• Recommends tax fraud by deducting vacations and health club dues
  • Brags about using a partner weasel clause in which his cat is his partner
Kiyosaki is making money from a personality cult

Many critics pointed out that Kiyosaki is selling a cult, not financial advice.

He is accused of tapping into the fantasies of the masses & being short on specifics, both attributes of religious cults.

Rich Dad, Poor Dad
Rich Dad, Poor Dad

"Rich Dad, Poor Dad" is a best-selling personal finance book, written by Robert T. Kiyosaki and Sharon L. Lechter.

It reads like an allegorical story about Robert Kiyosaki a...

“Poor dad” vs "Rich Dad" Mentality

The “Poor dad”, a stereotype for the regular salary man, believes that one should work for money as an employee at a stable job. This mentality can trap a person into working a job they don’t love, but is willing to stick with because they have to pay the bills.

The "Rich dad", an entrepreneur, thinks wealth comes from experience-based learning (learn on the job, by becoming an entrepreneur) and multiple income streams.

When the “poor dad” encourages working your way up the ladder, “rich dad” laughs and says, “Why not own the ladder?”

Key lessons for becoming a "Rich Dad"

According to Kiyosaki in his book "Poor Dad, Rich Dad", rich people do certain things poor people don't:

  1. The rich buy assets (things that generate revenue like bonds), not liabilities (things that cost money like rent).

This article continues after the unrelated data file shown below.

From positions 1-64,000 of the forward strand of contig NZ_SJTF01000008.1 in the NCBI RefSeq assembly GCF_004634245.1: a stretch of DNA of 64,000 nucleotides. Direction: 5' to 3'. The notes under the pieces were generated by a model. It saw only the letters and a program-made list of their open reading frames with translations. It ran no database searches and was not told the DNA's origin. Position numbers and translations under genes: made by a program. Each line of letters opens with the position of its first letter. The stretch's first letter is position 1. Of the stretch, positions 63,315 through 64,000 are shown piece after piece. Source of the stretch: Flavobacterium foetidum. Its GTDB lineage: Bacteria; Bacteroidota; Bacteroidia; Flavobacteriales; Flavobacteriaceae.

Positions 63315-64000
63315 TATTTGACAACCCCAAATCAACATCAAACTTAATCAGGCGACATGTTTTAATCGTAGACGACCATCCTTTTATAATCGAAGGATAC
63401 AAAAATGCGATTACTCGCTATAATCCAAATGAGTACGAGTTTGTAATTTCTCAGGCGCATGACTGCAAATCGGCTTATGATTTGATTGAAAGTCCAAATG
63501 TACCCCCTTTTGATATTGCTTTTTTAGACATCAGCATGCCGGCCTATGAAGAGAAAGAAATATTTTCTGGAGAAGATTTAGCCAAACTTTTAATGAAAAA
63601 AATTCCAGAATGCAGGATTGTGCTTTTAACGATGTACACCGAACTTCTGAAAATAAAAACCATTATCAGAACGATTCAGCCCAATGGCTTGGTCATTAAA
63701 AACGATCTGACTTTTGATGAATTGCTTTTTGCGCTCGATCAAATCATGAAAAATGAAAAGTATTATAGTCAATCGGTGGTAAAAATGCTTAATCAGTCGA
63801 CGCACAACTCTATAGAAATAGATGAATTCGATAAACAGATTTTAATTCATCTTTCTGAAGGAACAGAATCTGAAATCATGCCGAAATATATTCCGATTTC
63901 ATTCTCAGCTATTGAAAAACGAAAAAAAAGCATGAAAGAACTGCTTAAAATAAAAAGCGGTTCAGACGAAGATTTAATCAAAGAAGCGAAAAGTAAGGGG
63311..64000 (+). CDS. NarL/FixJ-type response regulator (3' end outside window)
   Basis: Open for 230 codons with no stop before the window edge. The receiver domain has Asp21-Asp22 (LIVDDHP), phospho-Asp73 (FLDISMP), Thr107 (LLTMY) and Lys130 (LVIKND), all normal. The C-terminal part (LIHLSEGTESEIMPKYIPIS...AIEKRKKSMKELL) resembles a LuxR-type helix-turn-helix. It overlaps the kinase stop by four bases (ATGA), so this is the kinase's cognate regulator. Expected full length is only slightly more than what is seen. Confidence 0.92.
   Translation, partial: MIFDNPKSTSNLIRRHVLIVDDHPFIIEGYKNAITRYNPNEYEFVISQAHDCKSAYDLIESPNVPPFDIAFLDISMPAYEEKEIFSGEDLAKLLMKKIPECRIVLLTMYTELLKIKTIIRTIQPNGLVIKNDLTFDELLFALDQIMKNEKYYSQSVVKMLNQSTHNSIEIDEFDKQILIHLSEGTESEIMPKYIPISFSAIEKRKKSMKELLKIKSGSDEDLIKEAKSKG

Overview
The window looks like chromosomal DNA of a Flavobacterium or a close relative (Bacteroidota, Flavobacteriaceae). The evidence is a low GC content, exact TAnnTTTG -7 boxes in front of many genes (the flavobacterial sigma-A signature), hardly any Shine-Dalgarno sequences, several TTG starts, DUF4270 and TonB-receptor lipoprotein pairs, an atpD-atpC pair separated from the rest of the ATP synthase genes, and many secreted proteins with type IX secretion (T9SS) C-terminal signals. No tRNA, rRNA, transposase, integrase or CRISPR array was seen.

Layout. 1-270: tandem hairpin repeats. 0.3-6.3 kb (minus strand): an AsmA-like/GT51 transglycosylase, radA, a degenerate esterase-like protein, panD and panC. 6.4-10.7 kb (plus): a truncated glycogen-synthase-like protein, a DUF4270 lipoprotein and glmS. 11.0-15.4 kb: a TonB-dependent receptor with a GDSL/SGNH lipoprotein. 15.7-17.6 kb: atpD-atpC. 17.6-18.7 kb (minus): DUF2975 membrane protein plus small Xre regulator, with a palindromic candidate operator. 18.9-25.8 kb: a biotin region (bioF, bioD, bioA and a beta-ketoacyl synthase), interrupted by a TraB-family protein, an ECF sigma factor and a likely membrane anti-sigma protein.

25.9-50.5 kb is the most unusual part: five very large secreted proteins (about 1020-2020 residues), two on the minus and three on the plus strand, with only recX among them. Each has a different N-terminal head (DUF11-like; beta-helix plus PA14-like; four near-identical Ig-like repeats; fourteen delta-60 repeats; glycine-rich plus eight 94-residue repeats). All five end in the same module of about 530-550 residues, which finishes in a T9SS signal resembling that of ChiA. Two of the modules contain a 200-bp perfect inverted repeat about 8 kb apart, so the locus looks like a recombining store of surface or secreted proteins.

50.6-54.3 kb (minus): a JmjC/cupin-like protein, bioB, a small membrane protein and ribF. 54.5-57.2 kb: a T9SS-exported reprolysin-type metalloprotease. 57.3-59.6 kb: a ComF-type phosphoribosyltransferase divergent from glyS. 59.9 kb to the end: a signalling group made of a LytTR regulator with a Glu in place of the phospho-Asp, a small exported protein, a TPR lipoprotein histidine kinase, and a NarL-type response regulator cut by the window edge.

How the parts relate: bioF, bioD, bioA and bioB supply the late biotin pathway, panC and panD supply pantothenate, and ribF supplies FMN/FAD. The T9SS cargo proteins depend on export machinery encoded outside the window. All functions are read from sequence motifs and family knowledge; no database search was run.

2. The rich become financial literate through experience, not by studying hard at fancy schools.
  3. The rich learn to sell early on.
  4. The rich manage fear better. They take more risks and don't play it safe.
Side Hustle to Make More Money

You don't have to sacrifice all of your free time to start a side hustle, use the time you’re comfortable with and make a little bit of progress every day. 

Take Action

Get to working on improving your finances today, not tomorrow. Reading the steps and thinking you’re capable of doing it but postponing it is just an excuse, an unprofitable one.

Communicate With Your Partner

Talking about your financial goals, and scheduling time once a month to go over your finances together can prevent money from affecting your relationship.

11 more ideas

Popular Personal Finance Books are Inspirational

Most of the popular finance books lack substantive advice on investing. They are inspirational & their core message is a good one: You are ultimately responsible for your own financial...

Rich Dad's Most Unconventional Idea

R. Kiyosaki's "Rich dad, Poor Dad" reads like a novel. The most shocking message of the book:

Don’t focus on your job or career. Think primarily about building personal wealth.

Rich Dad's Questionable Financial Advice

“With low interest rates, and an uncertain stock market, the old adages of saving and investing for the long term make no sense.”

It is what Kiyosaki recommends in his famous book, but saving and investing for the long term are exactly what most experts say you should do.